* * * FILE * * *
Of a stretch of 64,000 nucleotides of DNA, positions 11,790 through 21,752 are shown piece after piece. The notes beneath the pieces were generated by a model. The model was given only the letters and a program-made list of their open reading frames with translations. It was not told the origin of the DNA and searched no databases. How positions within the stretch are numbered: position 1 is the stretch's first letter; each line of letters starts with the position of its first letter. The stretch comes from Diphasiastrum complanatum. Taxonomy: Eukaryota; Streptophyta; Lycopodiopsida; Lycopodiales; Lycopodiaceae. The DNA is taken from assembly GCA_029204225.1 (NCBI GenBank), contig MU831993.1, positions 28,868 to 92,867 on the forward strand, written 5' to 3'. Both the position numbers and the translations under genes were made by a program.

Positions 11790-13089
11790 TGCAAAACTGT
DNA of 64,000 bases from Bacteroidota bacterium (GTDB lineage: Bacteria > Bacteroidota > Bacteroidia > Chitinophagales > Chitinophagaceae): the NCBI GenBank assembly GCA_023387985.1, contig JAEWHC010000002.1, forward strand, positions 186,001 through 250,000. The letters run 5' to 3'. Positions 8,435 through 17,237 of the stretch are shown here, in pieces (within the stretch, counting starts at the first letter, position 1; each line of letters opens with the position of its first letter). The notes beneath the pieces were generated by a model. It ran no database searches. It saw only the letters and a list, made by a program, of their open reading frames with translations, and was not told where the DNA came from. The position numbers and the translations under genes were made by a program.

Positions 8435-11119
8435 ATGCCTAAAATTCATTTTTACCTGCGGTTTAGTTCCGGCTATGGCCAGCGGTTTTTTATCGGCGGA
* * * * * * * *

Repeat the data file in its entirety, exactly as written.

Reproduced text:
Of a stretch of 64,000 nucleotides of DNA, positions 11,790 through 21,752 are shown piece after piece. The notes beneath the pieces were generated by a model. The model was given only the letters and a program-made list of their open reading frames with translations. It was not told the origin of the DNA and searched no databases. How positions within the stretch are numbered: position 1 is the stretch's first letter; each line of letters starts with the position of its first letter. The stretch comes from Diphasiastrum complanatum. Taxonomy: Eukaryota; Streptophyta; Lycopodiopsida; Lycopodiales; Lycopodiaceae. The DNA is taken from assembly GCA_029204225.1 (NCBI GenBank), contig MU831993.1, positions 28,868 to 92,867 on the forward strand, written 5' to 3'. Both the position numbers and the translations under genes were made by a program.

Positions 11790-13089
11790 TGCAAAACTGT
DNA of 64,000 bases from Bacteroidota bacterium (GTDB lineage: Bacteria > Bacteroidota > Bacteroidia > Chitinophagales > Chitinophagaceae): the NCBI GenBank assembly GCA_023387985.1, contig JAEWHC010000002.1, forward strand, positions 186,001 through 250,000. The letters run 5' to 3'. Positions 8,435 through 17,237 of the stretch are shown here, in pieces (within the stretch, counting starts at the first letter, position 1; each line of letters opens with the position of its first letter). The notes beneath the pieces were generated by a model. It ran no database searches. It saw only the letters and a list, made by a program, of their open reading frames with translations, and was not told where the DNA came from. The position numbers and the translations under genes were made by a program.

Positions 8435-11119
8435 ATGCCTAAAATTCATTTTTACCTGCGGTTTAGTTCCGGCTATGGCCAGCGGTTTTTTATCGGCGGA